Because some of the people who come to this site and click on our blogs are new to blogging, I thought I might take a moment to recap a few helpful hints. For most experienced bloggers, this will be old news -- but keep reading, in case there's something you can add.
If you've enjoyed reading our blogs and want to look and see what else is out there, you have several options. There are blog-related search engines like Technorati and Google Blog Search. You can also go to blog aggregators which allow you to browse blog postings. A blog aggregator is often keyed to a specific geographic area. The two best-known aggregators in Middle Tennessee are Nashville Is Talking, which is run by WKRN-TV, and Music City Bloggers, which was started in July as an alternative to NIT. Both of them, at least for the moment, have similar formats. In a narrow column on the right side of the screen, you have an automatic aggregator which includes automatic links to the most recent posts from the bloggers who have registered with the site.
Then, for a more human touch, the wider column on the left, which is written by the site's editors, highlights specially-selected blog posts, and may comment on them as well. When the menu of available posts looks daunting, it can be helpful to have a little human advice about which posts are really worth reading.
Nashville Is Talking, which used to be run by Brittney Gilbert and which can take a lot of the credit for Middle Tennessee's active blogging community, keeps promising some sort of dramatic change in format in the near future. Some bloggers worry that the change will be to completely automate the site and take the human gatekeeper out of the equation. But no one seems to know for sure.
WKRN also has a second blog aggregator, Volunteer Voters, which is limited to political blogging and which is run by A.C. Kleinheider.
There are also blog aggregators tied to specific subjects or what have you, like The MethoBlog, which highlights Methodist bloggers. But you'll have to stumble across those on your own.
If you find yourself reading a lot of different blogs, you may want to investigate using an RSS feed reader. Most blogs, including ours here at the T-G, produce something called a syndication feed. This is a simple text-only version of the blog that can be easily collected by a blog aggregator, feed reader or for other uses. If you've ever seen the little orange square, with a logo that looks like radio waves, on a web site, that's a logo indicating that the site has a syndication feed. The logo is usually linked to the feed itself, so that if you have a feed reader set up you can just click on that little orange square and automatically subscribe.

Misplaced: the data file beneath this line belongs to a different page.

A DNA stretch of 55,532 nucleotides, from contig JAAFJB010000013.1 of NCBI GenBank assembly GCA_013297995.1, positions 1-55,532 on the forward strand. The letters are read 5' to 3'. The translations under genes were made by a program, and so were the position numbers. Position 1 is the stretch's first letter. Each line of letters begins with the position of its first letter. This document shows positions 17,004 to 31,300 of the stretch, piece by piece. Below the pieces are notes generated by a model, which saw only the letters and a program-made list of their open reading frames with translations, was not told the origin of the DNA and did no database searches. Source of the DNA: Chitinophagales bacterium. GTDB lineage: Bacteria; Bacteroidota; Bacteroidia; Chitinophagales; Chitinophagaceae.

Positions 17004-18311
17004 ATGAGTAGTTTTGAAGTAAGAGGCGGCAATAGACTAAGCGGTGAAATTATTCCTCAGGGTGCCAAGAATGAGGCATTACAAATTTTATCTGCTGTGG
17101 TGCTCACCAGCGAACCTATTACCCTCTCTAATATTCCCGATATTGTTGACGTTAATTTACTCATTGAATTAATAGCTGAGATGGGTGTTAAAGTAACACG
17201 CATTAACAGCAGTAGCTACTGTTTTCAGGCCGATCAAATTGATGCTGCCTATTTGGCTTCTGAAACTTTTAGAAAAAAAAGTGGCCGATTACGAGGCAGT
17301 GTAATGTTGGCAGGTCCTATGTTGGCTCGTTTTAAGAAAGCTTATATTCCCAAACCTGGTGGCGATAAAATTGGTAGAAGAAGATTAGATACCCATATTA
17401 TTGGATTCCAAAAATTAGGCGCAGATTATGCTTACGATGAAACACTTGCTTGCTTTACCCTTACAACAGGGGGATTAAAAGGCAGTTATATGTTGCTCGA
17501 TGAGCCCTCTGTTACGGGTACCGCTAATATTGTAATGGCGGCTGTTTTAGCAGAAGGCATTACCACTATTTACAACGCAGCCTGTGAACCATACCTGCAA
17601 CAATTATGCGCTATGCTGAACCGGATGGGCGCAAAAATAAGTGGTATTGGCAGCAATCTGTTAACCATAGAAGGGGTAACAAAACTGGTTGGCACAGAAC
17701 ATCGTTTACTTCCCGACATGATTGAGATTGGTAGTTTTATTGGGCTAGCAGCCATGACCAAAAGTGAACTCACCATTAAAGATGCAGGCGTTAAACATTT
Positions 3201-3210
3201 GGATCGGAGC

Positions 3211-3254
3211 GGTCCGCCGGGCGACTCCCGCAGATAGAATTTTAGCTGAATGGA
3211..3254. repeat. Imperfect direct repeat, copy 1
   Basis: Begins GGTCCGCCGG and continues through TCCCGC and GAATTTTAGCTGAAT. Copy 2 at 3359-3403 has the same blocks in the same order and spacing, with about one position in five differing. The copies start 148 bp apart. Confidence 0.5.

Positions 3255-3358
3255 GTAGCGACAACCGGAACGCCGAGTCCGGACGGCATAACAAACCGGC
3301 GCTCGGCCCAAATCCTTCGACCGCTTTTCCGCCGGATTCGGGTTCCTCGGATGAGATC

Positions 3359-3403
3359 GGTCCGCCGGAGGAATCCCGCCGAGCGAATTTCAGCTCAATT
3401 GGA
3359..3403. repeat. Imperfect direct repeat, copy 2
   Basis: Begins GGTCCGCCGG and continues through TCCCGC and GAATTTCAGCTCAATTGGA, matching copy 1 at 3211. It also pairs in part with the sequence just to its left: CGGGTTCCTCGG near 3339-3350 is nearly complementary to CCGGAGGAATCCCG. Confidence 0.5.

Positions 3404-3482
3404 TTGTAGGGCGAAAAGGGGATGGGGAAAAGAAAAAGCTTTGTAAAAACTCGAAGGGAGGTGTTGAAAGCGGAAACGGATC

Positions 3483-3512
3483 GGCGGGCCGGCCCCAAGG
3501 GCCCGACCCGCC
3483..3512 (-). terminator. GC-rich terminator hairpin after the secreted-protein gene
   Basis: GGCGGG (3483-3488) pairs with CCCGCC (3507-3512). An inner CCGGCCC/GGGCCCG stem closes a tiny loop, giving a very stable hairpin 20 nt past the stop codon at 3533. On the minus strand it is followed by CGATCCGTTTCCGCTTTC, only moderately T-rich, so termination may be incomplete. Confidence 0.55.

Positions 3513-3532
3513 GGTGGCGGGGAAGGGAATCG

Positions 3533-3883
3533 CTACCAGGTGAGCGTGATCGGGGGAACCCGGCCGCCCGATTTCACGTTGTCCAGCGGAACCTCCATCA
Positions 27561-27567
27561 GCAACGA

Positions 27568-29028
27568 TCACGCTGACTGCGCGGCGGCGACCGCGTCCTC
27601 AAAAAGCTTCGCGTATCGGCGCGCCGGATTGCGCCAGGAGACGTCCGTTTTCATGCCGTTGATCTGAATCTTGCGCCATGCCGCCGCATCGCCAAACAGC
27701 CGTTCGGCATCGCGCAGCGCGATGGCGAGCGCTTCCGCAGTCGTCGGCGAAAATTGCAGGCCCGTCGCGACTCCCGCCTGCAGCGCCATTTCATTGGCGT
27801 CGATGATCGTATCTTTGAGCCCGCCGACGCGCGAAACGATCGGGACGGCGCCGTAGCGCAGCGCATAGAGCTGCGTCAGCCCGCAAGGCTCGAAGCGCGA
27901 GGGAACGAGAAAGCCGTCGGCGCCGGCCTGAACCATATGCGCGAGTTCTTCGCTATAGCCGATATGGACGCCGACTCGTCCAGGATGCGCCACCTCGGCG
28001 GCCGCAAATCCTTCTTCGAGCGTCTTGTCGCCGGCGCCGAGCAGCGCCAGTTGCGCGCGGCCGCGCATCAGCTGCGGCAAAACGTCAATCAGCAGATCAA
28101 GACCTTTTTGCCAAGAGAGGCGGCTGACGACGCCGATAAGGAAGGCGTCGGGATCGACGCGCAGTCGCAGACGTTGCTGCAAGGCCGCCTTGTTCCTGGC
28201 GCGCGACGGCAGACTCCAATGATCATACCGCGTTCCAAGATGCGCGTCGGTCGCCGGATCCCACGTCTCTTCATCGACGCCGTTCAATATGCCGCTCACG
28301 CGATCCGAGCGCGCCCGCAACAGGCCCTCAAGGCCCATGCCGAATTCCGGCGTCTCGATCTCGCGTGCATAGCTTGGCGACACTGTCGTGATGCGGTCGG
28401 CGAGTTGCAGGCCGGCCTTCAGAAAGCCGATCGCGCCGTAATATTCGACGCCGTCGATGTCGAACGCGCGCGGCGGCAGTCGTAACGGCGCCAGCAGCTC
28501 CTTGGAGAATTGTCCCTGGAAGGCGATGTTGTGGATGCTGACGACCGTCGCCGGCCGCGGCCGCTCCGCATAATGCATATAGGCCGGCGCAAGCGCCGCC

A feed reader collects these syndication feeds from the blogs that you enjoy and displays them for you in a list format, so that you can easily see which blogs have been updated and quickly read any new posts. The feed reader will keep track of which posts you've read and which ones you haven't
Some e-mail programs and browsers now have some sort of built-in RSS feed reader function. But my feed reader of choice is a web site, Google Reader. It works well and it's versatile. It can even be set up with a little "next" button on your browser's toolbar which will take you directly to the next unread blog post.
But what if you want your own blog?
We've been delighted with the number of community bloggers we've been able to introduce. We have a few more still in the pipeline (including one whom long-time T-G readers will particularly appreciate), but once they've been added we're really at about the number of blogs we can effectively manage right now. We simply don't have the technical resources or the manpower to give a blog to everyone who wants one and to effectively display all of those blogs on the T-G web site.
As I tried to explain to a would-be blogger a few weeks back, there's a difference between what we're doing here and what a free, open-to-everyone blogging service like WordPress does. We are a community newspaper that happens to include blogs, not the other way around. That's another reason that we have restrictions such as expecting people to use their real names and sign a release form prepared by our corporate offices in Missouri.
But that doesn't mean you can't have a blog of your own. Web sites like WordPress and Blogger can get you up and running, for free, in less than five minutes. (I recommend WordPress over Blogger, by the way.) Of course, the downside is that no one will know about your blog at first. You will have to get the word out. If you let me know, and if you are located here in our coverage area, I'll be happy to mention you in one of my future blog entries. You can also certainly register your blog with Nashville Is Talking, Music City Bloggers and other sites. Many private blogs have "blogrolls," which are links to other bloggers. As you meet and interact with other bloggers, you can get them to add you to their blogrolls (and vice versa), which will also help get you exposure.
For those of you who are new to the blogosphere, we hope the T-G blogs have increased your enjoyment of our site, and I hope you'll take the chance to explore even more of the blogosphere.